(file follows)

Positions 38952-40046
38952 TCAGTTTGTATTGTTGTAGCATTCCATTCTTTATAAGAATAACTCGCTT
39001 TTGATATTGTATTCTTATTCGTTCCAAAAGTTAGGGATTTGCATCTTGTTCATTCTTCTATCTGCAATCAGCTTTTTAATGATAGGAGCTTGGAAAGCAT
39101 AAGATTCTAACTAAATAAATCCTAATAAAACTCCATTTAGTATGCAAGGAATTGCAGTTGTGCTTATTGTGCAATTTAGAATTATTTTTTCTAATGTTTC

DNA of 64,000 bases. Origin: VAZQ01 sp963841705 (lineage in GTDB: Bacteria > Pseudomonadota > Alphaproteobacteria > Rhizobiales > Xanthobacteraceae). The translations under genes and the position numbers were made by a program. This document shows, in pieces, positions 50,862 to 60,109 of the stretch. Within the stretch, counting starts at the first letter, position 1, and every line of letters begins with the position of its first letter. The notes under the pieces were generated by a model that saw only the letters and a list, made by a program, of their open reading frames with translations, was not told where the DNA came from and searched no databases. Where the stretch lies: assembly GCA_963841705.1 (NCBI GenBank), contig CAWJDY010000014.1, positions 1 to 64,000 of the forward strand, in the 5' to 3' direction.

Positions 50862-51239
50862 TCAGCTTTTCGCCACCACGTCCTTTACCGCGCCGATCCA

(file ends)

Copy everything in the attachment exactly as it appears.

Positions 38952-40046
38952 TCAGTTTGTATTGTTGTAGCATTCCATTCTTTATAAGAATAACTCGCTT
39001 TTGATATTGTATTCTTATTCGTTCCAAAAGTTAGGGATTTGCATCTTGTTCATTCTTCTATCTGCAATCAGCTTTTTAATGATAGGAGCTTGGAAAGCAT
39101 AAGATTCTAACTAAATAAATCCTAATAAAACTCCATTTAGTATGCAAGGAATTGCAGTTGTGCTTATTGTGCAATTTAGAATTATTTTTTCTAATGTTTC

DNA of 64,000 bases. Origin: VAZQ01 sp963841705 (lineage in GTDB: Bacteria > Pseudomonadota > Alphaproteobacteria > Rhizobiales > Xanthobacteraceae). The translations under genes and the position numbers were made by a program. This document shows, in pieces, positions 50,862 to 60,109 of the stretch. Within the stretch, counting starts at the first letter, position 1, and every line of letters begins with the position of its first letter. The notes under the pieces were generated by a model that saw only the letters and a list, made by a program, of their open reading frames with translations, was not told where the DNA came from and searched no databases. Where the stretch lies: assembly GCA_963841705.1 (NCBI GenBank), contig CAWJDY010000014.1, positions 1 to 64,000 of the forward strand, in the 5' to 3' direction.

Positions 50862-51239
50862 TCAGCTTTTCGCCACCACGTCCTTTACCGCGCCGATCCA